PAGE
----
Interview with Adam Wolf, PT on Strategies for a Healthy Lumbar Spine
WebExercises: What are the most important factors for lumbar spine health?
Adam: Efficient hip and thoracic motion, tissue health and awareness of position during activity. The lumbar spine is a region effected by the hip and thoracic spine, and not enough motion in one of those places means too much motion in the lumbar spine. If tissue isn’t healthy it means there won’t be as much tissue glide and the potential for neurogenic inflammation is increased, and tissue tends to get irritated when in a position for too long (or positioned improperly during movement). Therefore, being aware of how the body is positioned statically and during motion, and that joints are stacked and properly aligned is important.
WebExercises: Why is exercise so important to stay free from back?
Adam: Motion is lotion, and if you don’t move it you lose it.
WebExercises: What are your go-to prevention exercises and why?
Adam: It’s hard to speak generally because it depends on WHY someone has back pain, however I find that movements focusing on thoracic and hip mobility that dynamically engages the core is important.
Here some of my favorite exercises for that:
WebExercises: Do you prescribe home exercise programs and what’s your strategy to keep your patients compliant to them?
Adam: Yes, I do prescribe home exercise programs to my patients. It is a critical component of my practice since I have a limited amount of time with patients. It depends on the patient and the intention behind the exercise. On average, I treat a patient 1-2 times per week depending on their needs and schedules. To be honest, the time a patient dedicates to receiving in-person treatment is not enough. Ideally, patients should work on their prescribed exercises at least once a day to truly reap the benefits of physical therapy. I’ve found that patients who adhere to their home exercise programs get better faster, and see lasting results and those that don’t, don’t.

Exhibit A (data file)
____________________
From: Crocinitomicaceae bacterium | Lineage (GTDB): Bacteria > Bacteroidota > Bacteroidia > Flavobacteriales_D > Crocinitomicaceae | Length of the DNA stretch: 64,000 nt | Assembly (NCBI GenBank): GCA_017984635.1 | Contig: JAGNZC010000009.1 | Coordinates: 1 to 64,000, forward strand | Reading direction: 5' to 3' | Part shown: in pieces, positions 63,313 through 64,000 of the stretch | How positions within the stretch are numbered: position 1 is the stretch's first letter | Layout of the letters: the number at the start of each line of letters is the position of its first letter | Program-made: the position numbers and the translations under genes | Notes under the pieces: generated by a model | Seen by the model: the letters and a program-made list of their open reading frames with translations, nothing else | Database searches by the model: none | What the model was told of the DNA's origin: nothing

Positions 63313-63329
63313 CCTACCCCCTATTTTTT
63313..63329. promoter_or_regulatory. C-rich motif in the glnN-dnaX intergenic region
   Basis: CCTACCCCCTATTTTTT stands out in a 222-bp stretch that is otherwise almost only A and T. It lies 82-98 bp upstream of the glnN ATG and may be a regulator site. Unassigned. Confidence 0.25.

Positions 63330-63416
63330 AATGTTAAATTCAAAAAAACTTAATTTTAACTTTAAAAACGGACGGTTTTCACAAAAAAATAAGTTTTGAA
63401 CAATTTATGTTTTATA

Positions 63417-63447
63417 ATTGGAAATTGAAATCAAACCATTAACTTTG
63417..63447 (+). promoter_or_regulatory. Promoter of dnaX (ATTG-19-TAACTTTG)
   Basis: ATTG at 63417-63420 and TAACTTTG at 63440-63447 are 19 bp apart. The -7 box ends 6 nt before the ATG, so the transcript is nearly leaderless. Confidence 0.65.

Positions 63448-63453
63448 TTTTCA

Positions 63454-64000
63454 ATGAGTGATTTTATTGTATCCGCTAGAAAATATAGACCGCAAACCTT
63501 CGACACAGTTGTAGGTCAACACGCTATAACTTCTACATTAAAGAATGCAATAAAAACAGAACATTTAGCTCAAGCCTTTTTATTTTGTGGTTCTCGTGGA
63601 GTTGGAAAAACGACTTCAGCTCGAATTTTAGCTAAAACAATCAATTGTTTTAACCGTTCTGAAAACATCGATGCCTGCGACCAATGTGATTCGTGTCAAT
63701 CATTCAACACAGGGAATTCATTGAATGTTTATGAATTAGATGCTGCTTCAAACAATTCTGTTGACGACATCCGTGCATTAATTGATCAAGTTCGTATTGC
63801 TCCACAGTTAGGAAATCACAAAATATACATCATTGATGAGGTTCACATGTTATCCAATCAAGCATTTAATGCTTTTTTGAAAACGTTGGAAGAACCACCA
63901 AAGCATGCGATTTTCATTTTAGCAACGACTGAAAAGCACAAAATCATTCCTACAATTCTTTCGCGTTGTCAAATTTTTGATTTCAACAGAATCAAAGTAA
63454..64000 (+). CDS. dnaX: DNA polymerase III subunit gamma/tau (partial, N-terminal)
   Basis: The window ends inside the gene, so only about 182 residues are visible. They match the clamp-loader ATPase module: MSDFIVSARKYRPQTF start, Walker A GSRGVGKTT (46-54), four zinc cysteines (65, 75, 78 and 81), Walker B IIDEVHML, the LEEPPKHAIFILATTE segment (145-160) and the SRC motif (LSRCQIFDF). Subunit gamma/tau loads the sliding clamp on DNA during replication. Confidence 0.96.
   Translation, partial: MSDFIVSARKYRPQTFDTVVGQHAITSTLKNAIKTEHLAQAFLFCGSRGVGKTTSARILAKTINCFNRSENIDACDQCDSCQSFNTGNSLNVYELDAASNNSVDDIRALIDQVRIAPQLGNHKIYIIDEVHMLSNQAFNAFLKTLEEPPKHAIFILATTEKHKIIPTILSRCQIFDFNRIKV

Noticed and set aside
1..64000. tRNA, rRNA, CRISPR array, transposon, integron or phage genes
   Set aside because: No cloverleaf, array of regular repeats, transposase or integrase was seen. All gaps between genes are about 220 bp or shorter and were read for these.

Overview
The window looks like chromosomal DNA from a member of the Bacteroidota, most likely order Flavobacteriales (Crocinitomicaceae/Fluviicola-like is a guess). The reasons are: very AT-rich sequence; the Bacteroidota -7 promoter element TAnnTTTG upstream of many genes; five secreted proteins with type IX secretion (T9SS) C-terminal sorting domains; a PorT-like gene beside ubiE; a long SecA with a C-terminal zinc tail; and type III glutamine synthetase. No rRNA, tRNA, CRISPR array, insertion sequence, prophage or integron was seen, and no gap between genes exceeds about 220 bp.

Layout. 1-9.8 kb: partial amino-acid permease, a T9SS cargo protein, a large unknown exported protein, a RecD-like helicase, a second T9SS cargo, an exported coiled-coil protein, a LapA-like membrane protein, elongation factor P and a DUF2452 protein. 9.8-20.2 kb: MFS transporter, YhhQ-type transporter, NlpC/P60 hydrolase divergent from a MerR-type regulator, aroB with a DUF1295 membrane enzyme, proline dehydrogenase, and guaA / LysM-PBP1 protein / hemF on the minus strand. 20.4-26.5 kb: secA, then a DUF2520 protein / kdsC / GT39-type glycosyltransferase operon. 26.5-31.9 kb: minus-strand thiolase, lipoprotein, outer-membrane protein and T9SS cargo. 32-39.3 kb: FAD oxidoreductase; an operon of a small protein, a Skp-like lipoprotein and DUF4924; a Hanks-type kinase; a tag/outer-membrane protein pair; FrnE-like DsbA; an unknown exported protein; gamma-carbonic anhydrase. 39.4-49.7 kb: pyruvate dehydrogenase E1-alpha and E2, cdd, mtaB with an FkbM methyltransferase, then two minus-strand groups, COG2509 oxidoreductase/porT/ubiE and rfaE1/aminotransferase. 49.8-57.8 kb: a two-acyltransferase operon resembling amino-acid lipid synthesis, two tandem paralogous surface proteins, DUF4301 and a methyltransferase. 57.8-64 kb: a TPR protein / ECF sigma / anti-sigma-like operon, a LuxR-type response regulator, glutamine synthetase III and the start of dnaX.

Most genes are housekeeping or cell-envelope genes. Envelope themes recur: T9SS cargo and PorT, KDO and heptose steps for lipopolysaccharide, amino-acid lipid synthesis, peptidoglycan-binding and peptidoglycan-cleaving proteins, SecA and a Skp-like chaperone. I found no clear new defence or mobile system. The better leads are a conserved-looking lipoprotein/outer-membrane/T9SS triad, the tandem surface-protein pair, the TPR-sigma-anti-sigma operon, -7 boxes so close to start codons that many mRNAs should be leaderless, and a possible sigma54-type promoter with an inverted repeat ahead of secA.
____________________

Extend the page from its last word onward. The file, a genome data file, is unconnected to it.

WebExercises: How do you keep patients compliant to their programs?
Adam: One strategy to increase patient adherence to a home exercise program: Keep it simple! Use pictures and videos instead of handouts with only exercise names on them.
WebExercises: What is your focus when treating new patients?
Adam: During initial sessions, I focus on:
- Bringing awareness to some of the asymmetries that likely exist, or the way in which the patient performs a specific task (such as breathing or lifting). Often times patients aren’t aware of their dysfunction. It’s a subconscious dysfunction. They don’t know they don’t know. The only way to get them to have conscious function, or to know that they know, is to first make them know they don’t know. Bringing awareness to a behavior that influences dysfunction creates an opportunity to change the behavior, which initially needs to be conscious in order to eventually integrate it into the system.
- Analyzing capacities of the individual including gait, lifting, squatting, carrying or whatever the specific capacity is relative to the individual. Anchoring to capacities gets away from treating the specific anatomy only.
- The one or two things I want the patient to do at home, typically geared towards creating the behavior change and improving the capacity of a specific body part or for a particular task, i.e, controlling the pelvis at mid-stance, breathing more efficiently from the diaphragm or lifting with proper technique. Often home exercises prescribed can be completed with a resistance band or household objects such as a chair and door frame.
- Educating the patient about the process of pain and also how our interventions are geared towards improving their overall specific capacities while reducing pain.
The WebExercises Story:
WebExercises was created by clinicians who wanted to find a better way to help patients succeed with their exercise rehabilitation programs. As clinicians we are limited with time therefore WebExercises was developed to efficiently design home exercise programs. We offer an engaging patient experiencethat can be monitored virtually by the clinician keeping your patients motivated outside of your office. Since 2005 we have delivered over 20 million exercises saving clinicians time and improving patient adherence. To find out more how WebExercises can improve your practice call us 866-411-4825 or visit webexercises.com/join